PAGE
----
Although Whiteside had some monster performances earlier in the year (including a 30-20 game against the 76ers on Feb. 4), he really showed growth and maturity after suffering a right hand laceration on March 21 against the Suns. Two years back, the big fella sustained a very similar injury and missed three games. This time around? Zero.
That’s because the HEAT, for all intents and purposes, basically played a handful of playoff games towards the end of the regular season. The first game of the gauntlet came on March 28 in Miami’s final trip to The Palace of Auburn Hills. Dragić came up big like he always does in high-pressure situations, but Whiteside would not be denied on a game-winning tip-in that essentially ended the Pistons’ season.
About a week later, the HEAT found themselves in yet another must-win game against a Charlotte Hornets team that was climbing back up in the standings. James Johnson answered the call with 26 points on 10-of-12 shooting, including 6-of-7 from deep, in his first start of the year.
Three nights after that, Johnson and Whiteside came through in the clutch once more against the Wizards in one of the best games of the season. Johnson hit the game-winning layup with 11.9 seconds left and Whiteside swatted Bradley Beal’s three-point attempt to seal the deal.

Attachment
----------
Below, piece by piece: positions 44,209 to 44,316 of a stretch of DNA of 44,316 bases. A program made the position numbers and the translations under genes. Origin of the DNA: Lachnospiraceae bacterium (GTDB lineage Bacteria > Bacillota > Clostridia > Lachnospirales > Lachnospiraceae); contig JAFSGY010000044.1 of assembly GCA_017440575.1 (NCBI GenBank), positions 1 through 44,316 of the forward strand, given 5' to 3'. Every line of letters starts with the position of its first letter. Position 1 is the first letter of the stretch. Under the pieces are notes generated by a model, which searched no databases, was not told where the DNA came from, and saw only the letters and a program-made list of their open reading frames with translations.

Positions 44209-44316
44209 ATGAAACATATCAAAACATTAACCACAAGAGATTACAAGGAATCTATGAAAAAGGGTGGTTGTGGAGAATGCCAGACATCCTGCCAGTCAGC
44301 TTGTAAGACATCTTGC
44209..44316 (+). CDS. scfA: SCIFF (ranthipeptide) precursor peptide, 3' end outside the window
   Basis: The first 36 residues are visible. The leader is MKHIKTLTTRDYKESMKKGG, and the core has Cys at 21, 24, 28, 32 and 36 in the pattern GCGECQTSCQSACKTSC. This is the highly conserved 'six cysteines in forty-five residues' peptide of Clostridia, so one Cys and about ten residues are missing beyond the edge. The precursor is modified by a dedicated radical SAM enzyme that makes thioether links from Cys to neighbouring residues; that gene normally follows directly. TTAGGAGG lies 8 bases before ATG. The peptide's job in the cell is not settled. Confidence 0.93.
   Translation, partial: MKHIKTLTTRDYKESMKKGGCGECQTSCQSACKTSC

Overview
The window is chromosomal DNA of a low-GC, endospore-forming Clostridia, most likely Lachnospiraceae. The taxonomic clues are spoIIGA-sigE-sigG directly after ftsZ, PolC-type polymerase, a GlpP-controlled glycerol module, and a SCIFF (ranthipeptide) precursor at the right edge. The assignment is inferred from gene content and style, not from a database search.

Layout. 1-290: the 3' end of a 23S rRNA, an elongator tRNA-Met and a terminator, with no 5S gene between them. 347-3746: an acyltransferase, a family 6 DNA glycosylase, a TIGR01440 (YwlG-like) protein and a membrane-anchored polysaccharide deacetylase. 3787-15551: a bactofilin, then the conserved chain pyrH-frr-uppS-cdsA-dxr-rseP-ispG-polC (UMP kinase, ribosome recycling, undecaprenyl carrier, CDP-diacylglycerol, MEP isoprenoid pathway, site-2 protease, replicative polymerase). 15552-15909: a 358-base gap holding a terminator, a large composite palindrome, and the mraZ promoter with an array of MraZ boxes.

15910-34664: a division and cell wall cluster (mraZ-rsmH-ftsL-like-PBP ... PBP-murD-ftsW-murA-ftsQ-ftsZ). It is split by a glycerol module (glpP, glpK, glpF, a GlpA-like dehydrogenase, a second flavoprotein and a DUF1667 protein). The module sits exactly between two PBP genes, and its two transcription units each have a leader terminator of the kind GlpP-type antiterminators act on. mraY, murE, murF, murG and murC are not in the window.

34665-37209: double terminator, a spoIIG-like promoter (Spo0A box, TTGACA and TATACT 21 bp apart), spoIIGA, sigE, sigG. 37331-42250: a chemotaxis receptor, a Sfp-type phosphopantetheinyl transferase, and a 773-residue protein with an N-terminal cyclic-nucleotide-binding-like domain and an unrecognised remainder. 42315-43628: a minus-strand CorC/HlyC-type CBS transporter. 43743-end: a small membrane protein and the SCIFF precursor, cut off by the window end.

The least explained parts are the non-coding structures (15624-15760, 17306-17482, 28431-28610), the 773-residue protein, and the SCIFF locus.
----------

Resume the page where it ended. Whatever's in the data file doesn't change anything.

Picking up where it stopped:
“Going through some of [the early] struggles, I really do believe that it developed that toughness, it developed the grit, it developed our ability to not make excuses and find a stronger bond and path that led us to some success,” Spoelstra said. “If we didn’t go through that, I don’t know necessarily if we would have had the mental toughness or if this group would have really connected.”
Clearly, Whiteside and Johnson were vital in the team’s success, especially when Dragić needed some help with Waiters out. Johnson helped fill the void with his unique playmaking ability and ranked second on the team in assists per contest (4.3) over the last 13 games of the season. In total, the forward set career highs in nearly every statistical category and proved to be a remarkable two-way player. Whiteside, meanwhile, simply dominated on both ends of the floor, led the league in rebounding (14.1 per game) and set the single-season franchise record for double-doubles (58).
Of course, you also have to take note of the development of the young guys, such as Tyler Johnson, Rodney McGruder and Josh Richardson. T. Johnson advanced in a lot of areas and set career highs across the board. McGruder, on the other hand, defended the opposition’s best offensive player almost every night and also showed improvement on his playmaking skills later in the year. In terms of Richardson, injuries did hamper his season, but he played very well on both ends of the court throughout the month of April.
When you put it all together, the HEAT became the first team in NBA history to go from 19 games under .500 (11-30) to .500 (41-41) in the same season. You can think of a lot of terms to define the grit and fight Miami had to display night in and night out to accomplish that feat, but it can really be traced back to one simple word.